“We are puzzled by the motives underlining the rush to terminate now when there are no viable, alternative uses for the structure,” Peebles said. “We are not aware of any major city of Philadelphia contract that has been terminated during this health crisis, begging the question: Why us?”
PIDC’s decision appears to cap Peebles’ troubled years-long effort to redevelop the 79-year-old Beaux-Arts Family Court building, which stands across the street from the Free Library of Philadelphia’s Parkway Central Library, into upscale accommodations with a roof deck and a lavish ballroom for meetings and parties.
City officials awarded the project to Coral Gables, Fla.-based Peebles, one of the largest black-owned real estate development firms in the country, after a competitive bidding process in 2014.
PIDC, a nonprofit partnership between the city government and the Chamber of Commerce of Greater Philadelphia, was tasked with overseeing the redevelopment, which was described at the time as a vital step toward further enlivening the Parkway area.
Peebles faced its first major hurdle about two years later, when National Park Service officials ruled that building alterations the company was proposing would disqualify it from a historic-preservation tax credit that it planned to use to help finance the project.
A revised version of the plan was eventually accepted by the Park Service, but it involved structural adjustments that made the project more expensive and a reduction in the number of revenue-generating guest rooms that the project could accommodate.
The proposal sustained another financial hit from federal tax law changes in 2017 that diminished the value of the preservation credit by an estimated 20%.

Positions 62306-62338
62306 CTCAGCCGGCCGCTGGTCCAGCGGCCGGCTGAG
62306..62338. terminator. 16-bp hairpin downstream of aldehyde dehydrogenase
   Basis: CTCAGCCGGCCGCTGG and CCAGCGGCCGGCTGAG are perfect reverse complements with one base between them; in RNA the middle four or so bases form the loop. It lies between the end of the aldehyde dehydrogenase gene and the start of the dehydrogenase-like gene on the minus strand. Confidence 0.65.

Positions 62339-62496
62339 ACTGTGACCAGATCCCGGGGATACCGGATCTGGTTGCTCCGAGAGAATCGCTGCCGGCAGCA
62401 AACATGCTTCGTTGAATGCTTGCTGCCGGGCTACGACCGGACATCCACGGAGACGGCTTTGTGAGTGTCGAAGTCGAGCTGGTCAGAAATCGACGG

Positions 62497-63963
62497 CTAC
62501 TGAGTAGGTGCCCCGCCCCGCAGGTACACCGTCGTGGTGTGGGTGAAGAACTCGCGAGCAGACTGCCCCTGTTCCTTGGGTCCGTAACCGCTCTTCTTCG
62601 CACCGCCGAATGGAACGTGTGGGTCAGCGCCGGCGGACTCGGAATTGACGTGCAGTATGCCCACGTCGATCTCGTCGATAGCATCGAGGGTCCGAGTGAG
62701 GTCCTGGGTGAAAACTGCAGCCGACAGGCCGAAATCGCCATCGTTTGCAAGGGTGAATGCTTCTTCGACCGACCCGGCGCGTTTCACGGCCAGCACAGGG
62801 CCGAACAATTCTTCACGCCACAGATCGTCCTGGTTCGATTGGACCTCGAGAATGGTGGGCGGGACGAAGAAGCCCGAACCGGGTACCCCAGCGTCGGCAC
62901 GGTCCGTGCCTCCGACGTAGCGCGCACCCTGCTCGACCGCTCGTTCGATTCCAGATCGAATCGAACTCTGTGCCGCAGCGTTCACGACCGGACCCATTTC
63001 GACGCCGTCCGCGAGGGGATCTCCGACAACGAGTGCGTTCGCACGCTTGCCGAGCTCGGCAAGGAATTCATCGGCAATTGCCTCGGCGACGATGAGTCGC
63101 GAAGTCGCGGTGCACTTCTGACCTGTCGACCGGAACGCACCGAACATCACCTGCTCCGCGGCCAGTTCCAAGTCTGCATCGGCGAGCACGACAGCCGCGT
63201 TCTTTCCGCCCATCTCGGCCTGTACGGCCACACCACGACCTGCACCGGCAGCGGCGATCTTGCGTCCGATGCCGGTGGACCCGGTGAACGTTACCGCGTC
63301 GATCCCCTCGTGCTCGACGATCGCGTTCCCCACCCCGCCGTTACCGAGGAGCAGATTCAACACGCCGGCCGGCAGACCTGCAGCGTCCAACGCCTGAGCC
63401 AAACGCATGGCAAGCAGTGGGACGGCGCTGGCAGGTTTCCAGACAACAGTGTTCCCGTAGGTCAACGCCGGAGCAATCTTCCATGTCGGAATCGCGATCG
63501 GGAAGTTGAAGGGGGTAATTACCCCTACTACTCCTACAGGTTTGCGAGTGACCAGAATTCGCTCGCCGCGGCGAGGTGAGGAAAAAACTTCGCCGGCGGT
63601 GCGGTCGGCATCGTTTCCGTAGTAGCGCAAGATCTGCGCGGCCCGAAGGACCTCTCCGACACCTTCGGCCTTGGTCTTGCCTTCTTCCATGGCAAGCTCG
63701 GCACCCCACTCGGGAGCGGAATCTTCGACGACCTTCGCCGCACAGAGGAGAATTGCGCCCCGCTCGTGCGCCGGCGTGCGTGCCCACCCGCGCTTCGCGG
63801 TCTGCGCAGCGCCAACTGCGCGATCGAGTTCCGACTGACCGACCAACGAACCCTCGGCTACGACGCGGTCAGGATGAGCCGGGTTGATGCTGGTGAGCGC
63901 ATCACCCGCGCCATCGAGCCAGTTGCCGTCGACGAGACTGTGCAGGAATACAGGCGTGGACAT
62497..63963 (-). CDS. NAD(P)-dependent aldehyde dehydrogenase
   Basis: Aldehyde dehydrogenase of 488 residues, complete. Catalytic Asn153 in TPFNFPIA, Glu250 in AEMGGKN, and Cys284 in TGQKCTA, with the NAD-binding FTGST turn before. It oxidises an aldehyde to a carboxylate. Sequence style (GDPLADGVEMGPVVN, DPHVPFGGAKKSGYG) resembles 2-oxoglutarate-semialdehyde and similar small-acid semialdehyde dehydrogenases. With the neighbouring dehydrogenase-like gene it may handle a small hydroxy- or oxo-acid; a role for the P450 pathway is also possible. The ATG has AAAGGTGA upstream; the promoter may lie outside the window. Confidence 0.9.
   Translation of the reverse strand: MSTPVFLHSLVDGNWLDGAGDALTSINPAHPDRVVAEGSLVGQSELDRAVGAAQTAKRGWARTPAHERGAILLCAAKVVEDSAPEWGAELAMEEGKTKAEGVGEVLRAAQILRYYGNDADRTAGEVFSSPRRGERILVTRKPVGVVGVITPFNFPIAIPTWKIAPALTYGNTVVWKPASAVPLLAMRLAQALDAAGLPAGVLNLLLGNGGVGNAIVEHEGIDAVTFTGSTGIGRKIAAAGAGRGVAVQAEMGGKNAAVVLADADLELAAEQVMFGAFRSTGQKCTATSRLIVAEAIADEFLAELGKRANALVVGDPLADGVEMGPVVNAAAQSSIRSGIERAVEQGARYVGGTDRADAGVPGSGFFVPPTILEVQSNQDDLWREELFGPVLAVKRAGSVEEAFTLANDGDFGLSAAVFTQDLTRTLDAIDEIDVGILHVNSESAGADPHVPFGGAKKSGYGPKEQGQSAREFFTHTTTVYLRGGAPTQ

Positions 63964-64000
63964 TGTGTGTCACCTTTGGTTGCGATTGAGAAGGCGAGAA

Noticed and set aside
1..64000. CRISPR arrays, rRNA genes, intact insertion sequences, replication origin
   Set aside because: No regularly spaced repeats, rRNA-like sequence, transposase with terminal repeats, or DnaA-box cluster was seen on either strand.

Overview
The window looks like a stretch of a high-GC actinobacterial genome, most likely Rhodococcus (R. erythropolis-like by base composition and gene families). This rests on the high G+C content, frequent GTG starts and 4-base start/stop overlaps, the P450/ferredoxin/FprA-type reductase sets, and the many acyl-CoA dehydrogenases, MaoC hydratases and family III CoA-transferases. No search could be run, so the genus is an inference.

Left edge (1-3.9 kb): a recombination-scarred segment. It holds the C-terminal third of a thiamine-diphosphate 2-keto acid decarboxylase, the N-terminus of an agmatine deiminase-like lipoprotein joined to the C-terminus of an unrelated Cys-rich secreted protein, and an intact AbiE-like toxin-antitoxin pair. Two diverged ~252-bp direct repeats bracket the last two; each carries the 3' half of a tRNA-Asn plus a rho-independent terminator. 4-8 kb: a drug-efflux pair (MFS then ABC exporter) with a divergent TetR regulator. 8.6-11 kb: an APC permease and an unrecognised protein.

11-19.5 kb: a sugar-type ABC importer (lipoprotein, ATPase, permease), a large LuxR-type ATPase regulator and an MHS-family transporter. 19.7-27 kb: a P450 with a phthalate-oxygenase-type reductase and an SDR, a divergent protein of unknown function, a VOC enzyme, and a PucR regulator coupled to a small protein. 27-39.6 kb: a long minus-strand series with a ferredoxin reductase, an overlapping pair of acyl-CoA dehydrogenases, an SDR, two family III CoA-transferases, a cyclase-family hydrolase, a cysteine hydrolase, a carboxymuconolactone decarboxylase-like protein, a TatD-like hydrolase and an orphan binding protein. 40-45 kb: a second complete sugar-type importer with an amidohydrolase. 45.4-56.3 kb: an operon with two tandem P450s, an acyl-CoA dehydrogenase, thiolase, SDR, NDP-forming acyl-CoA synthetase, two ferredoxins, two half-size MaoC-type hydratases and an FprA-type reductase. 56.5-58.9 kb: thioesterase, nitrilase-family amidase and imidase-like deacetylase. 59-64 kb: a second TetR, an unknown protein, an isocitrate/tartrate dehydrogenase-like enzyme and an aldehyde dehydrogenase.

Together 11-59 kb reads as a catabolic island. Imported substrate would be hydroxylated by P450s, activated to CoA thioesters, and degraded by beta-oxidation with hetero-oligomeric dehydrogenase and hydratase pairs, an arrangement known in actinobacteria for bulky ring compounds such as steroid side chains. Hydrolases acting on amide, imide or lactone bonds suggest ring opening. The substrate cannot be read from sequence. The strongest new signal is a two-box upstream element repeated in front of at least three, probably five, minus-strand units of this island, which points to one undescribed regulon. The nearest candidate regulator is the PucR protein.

By then, the cost to build the project had also ballooned from an anticipated $85 million in 2014 to about $105 million, R. Donahue Peebles has said.
Nevins, in her email, identified the setbacks as additional reasons why “sale of 1801 Vine Street will not move forward at this time.”
She said Peebles’ most recent agreement to buy and redevelop the building had expired in early spring, around the time that the city’s first business restrictions aimed at stemming the spread of the coronavirus went into effect. PIDC had been “in a ‘pause’” concerning decisions on the project since then, she said.
Peebles, however, said his company does not believe the city had the right to terminate the agreement and was “evaluating our options.” He also hoped Mayor Jim Kenney would intervene, he said.
“We have stuck by the city and this project despite its challenges because of the potential for social and economic transformation,” Peebles said. “This project is regarded as a symbol to the Black community, at a time when our country has been divided, often along racial lines.”
Nevins said PIDC and the city will now devise a process to solicit and vet a new round of proposals, with a focus on plans that involve minority and female ownership and workforce participation and ones “that provide benefit to the existing residents and include amenities available to the public.”